Review: Premium Blend, 'S.O.A.P.' 

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Premium Blend
S.O.A.P. (Sum of All Parts)

There’s no denying that Indianapolis has a rich history of jazz music, with a long list of greats dating back many, many decades to the days of Indiana Avenue. But this is 2015. And luckily, for a 24-year-old like myself, plenty of innovative tunes are still being made by the city’s current generation of exciting young jazzers.

With influences that include everything from hip-hop to hard-bop, Premium Blend is an excellent example of a modern Indianapolis jazz group making well-informed tunes for a 21st century audience of listeners. Regularly playing the Chatterbox on Sunday nights, the four-piece is led by tenor saxophonist Jared Thompson, whose warm and inviting sax style is a direct reflection of the humble 33-year-old’s radiating personality. When accompanied by his impressive backing band, Thompson’s stirring sax work is further accentuated which makes for an engaging listen at each and every gig.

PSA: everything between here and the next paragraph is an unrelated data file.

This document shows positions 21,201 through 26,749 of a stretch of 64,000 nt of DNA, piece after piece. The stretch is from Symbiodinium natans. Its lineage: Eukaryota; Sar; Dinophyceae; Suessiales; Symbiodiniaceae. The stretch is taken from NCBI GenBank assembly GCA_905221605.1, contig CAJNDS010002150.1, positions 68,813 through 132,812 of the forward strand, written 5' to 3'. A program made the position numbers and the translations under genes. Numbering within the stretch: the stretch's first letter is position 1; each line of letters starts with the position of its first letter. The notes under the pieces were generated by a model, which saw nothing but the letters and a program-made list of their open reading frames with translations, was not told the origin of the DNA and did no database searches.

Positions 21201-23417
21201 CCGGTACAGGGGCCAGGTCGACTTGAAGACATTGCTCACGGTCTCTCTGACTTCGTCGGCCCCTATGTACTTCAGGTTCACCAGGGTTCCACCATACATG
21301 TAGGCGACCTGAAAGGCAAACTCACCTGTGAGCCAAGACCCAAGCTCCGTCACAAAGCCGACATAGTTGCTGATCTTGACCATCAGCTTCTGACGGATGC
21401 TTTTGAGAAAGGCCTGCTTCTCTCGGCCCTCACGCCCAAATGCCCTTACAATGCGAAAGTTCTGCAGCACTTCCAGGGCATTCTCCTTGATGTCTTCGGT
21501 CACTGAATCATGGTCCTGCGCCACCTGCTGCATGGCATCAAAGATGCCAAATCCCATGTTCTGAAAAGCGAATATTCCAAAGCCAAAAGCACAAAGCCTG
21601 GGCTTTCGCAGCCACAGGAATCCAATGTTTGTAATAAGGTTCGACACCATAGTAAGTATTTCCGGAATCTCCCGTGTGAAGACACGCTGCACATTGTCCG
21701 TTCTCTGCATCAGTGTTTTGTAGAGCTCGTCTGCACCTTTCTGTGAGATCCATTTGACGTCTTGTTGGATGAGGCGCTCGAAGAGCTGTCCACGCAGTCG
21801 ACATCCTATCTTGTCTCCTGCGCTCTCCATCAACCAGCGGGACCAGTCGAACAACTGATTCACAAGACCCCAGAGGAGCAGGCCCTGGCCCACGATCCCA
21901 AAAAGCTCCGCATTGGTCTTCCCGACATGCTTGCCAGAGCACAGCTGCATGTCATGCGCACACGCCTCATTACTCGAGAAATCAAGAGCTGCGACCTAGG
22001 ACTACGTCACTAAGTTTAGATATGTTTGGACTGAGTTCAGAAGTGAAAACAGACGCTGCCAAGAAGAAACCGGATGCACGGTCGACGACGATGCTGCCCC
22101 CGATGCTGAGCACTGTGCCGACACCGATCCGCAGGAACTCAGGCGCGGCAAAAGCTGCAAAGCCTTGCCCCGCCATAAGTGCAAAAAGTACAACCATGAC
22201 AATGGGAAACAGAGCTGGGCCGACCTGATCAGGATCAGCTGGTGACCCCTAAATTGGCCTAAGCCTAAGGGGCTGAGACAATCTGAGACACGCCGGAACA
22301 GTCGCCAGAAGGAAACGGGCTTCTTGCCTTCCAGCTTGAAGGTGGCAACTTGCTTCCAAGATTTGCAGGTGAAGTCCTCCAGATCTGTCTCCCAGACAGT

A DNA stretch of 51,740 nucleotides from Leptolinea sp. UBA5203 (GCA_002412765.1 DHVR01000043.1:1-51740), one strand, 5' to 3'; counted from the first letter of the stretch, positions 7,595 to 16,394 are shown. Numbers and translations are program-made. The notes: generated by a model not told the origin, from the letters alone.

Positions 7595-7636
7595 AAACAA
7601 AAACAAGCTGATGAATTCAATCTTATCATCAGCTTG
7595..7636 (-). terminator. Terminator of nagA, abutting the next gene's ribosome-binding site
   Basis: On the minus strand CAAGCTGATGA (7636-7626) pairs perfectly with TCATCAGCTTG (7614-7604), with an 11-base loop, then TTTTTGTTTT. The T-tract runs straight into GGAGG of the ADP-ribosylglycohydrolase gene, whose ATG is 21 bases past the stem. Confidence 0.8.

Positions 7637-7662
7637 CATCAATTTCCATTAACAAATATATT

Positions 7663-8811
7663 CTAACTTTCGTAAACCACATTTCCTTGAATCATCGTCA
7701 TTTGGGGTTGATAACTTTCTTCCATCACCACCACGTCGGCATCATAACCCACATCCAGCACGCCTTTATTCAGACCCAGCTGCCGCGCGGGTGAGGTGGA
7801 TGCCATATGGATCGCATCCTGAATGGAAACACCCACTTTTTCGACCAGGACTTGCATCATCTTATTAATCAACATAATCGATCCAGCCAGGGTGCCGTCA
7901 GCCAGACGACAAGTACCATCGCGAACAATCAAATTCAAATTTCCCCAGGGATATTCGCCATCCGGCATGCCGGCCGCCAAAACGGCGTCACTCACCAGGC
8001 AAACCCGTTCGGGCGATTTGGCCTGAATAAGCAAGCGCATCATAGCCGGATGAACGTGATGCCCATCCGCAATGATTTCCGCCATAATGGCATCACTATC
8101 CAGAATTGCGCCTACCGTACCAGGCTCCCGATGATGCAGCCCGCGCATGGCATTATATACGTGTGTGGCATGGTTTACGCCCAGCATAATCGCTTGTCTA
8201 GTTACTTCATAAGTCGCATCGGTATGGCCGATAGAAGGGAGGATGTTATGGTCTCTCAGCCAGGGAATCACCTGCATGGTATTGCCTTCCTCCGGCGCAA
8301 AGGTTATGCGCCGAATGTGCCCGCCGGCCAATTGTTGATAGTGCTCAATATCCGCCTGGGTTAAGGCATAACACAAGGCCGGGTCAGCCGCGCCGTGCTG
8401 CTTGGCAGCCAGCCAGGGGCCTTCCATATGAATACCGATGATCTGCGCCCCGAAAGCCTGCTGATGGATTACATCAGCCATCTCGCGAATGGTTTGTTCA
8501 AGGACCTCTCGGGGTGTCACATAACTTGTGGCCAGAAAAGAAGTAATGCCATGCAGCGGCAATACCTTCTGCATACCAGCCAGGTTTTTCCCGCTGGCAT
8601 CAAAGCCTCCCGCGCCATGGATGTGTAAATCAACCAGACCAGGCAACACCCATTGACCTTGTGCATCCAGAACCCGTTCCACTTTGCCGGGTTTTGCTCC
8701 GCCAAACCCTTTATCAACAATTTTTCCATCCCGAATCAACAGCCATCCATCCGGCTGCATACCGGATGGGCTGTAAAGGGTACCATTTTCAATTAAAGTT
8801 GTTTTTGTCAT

After performing in the Indianapolis area for more than a decade, Premium Blend has now unveiled their debut album, S.O.A.P. (Sum of All Parts). A cohesive collection of 13 tracks, the release stays true to the quartet’s refreshing live sound, channeling a variety of non-jazz influences while still maintaining a hard-hitting jazz foundation. In staying true to its title, S.O.A.P. shines a light on all four parts of Premium Blend as well, with exceptional playing from guitarist Ryan Taylor, keyboardist/bassist Steven Jones and drummer Cassius Goens III.

After hearing coins enter a washing machine on the album’s opening track, the listener is pulled into the S.O.A.P. experience with a Thompson-written, John Coltrane-inspired number “Trane of Thought.” The Jones-written “Robin Sage” follows this track, with a pair of Taylor-written tracks (“The Abyss and the Luminescence” and “Eye of the Dragonfly”) also surfacing later in the album. Despite having multiple songwriters, the sum of S.O.A.P. is wrinkle-free, with each new track simply giving the listener a more complete picture of the group as a whole.

While displaying a tightly knit togetherness, each member of Premium Blend is also given his time to shine through a unique four-part title track that briefly shows its face in fragments throughout the album. For example, “S.O.A.P., Pt. I” is the album’s fourth track and highlights Taylor on guitar, while “S.O.A.P., Pt. IV” comes in at track 12 and highlights Goens III on drums. All in all, this strategic move greatly enhances the album’s overall message as well, proving to listeners that Premium Blend really is a sum of all its parts by the time S.O.A.P. concludes with the buzz of a clothes dryer.

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